SCHOFIELD BARRACKS, Hawaii – On a brisk Wednesday morning on March 22, 2023, a group of Bronco Soldiers gathered at White Plains Beach, Hawaii, for sunrise yoga.
The physical training session may not be reflective of an average Soldier’s morning, but the message and intent behind the meeting could not have been more representative of the U.S. Army.
The Bronco Women’s Mentorship Group was reestablished at the beginning of 2023 to provide an open forum for Soldiers to mentor, learn, and grow through shared experiences, networking and camaraderie.
The engagement shown in the early stages of the group’s formation can be correlated to the quickly established esprit de corps and the willingness of participation from both officers and enlisted Soldiers throughout the brigade.
“I think this group is important, specifically for a lot of new Soldiers like me, because we don’t know what we don’t know,” said Spc. Sylvia Middleton, an intelligence analyst assigned to 29th Brigade Engineer Battalion, 3rd Infantry Brigade Combat Team, 25th Infantry Division. “Having more experienced women in the military who are willing to take some time to talk to us makes a really big difference on if we are going to stay in or get out.”
The Bronco Women’s Mentorship Group’s mission aligns with the U.S. Army’s recently launched Women’s Initiative Team, which was created to analyze policies and military norms in an effort to improve quality of life across the branch, boost retention, and further readiness and advancement in the Army.
But regardless of the level at which these conversations are happening, the impact is obvious.
“I think it’s a really special thing when you’re in a room of your sisters-in-arms and you are able to talk to someone who is going through or has gone through similar experiences and who understands that dynamic,” said Capt. Molly Libowski, civil affairs officer and Bronco Women’s Mentorship Group lead assigned to 3rd Infantry Brigade Combat Team, 25th Infantry Division.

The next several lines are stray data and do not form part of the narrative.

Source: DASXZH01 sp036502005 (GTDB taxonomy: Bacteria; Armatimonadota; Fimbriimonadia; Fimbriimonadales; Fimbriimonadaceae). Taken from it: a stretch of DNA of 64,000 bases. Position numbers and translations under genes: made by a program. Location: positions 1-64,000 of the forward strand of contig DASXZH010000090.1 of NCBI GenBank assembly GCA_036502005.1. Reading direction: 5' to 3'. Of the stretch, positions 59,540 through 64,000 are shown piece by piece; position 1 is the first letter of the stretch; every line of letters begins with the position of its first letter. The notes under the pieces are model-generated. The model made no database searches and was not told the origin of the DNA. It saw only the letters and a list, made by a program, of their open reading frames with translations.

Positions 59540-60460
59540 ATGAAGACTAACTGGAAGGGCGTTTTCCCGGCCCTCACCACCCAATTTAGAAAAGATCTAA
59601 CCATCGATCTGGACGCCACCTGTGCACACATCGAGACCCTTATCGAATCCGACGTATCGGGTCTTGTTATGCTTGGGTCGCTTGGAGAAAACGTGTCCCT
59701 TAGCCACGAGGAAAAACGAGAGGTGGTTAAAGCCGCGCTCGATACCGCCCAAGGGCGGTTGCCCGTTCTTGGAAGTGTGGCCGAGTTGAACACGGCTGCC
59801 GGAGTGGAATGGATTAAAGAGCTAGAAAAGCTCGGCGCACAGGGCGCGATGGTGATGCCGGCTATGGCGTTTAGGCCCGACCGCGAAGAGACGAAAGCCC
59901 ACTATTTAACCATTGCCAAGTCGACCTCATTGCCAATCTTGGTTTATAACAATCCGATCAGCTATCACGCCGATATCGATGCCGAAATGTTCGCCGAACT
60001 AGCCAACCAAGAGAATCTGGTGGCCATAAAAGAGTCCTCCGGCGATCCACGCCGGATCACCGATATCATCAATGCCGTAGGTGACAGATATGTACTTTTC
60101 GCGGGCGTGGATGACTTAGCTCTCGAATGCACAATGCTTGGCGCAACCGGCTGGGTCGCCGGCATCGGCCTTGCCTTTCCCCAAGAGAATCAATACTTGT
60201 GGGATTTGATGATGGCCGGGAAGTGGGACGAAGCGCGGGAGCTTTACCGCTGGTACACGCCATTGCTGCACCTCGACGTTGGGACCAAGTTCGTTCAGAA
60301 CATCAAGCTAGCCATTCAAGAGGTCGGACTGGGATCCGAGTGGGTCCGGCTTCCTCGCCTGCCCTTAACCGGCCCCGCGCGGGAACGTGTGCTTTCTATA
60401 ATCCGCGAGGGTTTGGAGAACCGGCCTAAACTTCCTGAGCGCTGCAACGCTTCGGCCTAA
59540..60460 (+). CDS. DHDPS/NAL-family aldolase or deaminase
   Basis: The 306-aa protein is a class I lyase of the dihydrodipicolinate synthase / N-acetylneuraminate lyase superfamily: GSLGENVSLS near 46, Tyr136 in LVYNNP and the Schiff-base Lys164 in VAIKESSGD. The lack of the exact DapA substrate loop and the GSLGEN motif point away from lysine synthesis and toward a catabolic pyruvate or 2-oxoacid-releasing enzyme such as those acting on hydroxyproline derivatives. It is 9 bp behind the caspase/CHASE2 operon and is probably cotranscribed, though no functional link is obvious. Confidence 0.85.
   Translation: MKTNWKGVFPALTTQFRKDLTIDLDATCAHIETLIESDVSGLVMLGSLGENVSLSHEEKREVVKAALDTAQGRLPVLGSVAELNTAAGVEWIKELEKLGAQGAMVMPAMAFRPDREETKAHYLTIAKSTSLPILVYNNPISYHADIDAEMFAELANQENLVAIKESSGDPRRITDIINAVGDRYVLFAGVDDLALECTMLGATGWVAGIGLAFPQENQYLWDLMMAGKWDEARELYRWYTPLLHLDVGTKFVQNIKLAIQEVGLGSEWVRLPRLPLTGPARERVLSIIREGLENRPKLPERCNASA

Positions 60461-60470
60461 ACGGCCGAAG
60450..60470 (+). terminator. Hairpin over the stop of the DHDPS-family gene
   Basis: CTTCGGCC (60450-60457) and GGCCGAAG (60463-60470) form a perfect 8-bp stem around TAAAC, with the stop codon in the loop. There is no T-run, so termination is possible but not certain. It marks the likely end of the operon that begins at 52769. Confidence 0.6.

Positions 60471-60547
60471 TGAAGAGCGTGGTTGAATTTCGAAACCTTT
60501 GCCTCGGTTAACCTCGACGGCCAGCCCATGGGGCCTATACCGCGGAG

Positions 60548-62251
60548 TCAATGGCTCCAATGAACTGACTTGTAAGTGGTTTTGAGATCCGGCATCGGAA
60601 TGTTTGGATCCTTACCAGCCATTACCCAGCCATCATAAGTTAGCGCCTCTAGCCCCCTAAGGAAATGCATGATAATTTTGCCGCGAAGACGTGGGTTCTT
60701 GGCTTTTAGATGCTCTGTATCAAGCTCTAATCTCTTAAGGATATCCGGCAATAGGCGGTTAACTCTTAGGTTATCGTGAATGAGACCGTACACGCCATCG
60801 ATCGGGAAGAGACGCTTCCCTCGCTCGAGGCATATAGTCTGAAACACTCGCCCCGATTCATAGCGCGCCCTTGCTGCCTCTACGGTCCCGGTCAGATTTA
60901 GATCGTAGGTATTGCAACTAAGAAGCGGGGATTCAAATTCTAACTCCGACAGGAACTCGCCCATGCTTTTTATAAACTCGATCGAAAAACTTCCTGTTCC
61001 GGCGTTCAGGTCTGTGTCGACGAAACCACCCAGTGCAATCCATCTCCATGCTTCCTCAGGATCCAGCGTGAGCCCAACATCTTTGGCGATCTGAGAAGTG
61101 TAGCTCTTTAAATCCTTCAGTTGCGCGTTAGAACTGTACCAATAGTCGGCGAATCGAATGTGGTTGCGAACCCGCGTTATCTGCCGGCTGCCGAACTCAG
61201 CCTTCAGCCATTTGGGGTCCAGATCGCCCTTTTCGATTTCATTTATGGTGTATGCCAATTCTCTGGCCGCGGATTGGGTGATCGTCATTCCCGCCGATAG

Libowski, who has been involved with mentorship groups multiple times throughout her decade-long career, was inspired to revitalize the Bronco program that existed at the brigade prior to the pandemic.
“My hope is that Soldiers who participate get something out of it and are able to bring back a new understanding or a different mindset to their workplace,” said Libowski. “If we just do that, we can really make a difference.”
Secretary of Defense Lloyd J. Austin III emphasized the importance of breaking down barriers for women in the U.S. military and promoting inclusion and well-being in a statement released on International Women’s Day.
“I am personally committed to this vital work,” said Austin. “To ensure that we continue to have the strongest fighting force in the world, we must draw on the full power of all our people.”
Despite the group’s name, the group is designed to be inclusive and open to all genders, which was a point of emphasis and discussed at the first meeting.
“I don’t say this group is open to all because I have to,” said Libowski. “I say it’s open to all because it’s important to know the perspective of those around you. It develops you and it gives you a different outlook of those you work alongside.”
To support the group’s mission, the group invited Eliza Marks, a performance expert and certified mental health consultant from Ready and Resilient Performance Center, to address the group during the March meeting.
The goal behind the session was to build a trusting environment where Soldiers could challenge each other, seek counsel, and encourage one another to stay motivated in all aspects of life, whether that be at work or at home, said Marks.
“By conducting sessions that really open up channels of communication and provide the chance for people to talk about potential growth areas and change, we’re affording people the opportunity to voice ideas, concerns, questions, and mistakes without fear,” said Marks. “A cohesive, highly productive and motivated team can accomplish so much more than an individual on their own and it’s essential for the overall success of the individual, unit, and the Army as a whole.”
The Bronco Women’s Mentorship Group plans to host monthly meet-ups, ranging from physical training sessions, volunteering, and lunch-ins, which will be advertised to Soldiers on posters across the brigade and on social media.
“I hope that this group keeps going and word continues to spread throughout the brigade and the division as a whole,” said Libowski. “Anyone that wants to come is more than welcome, regardless of their unit.”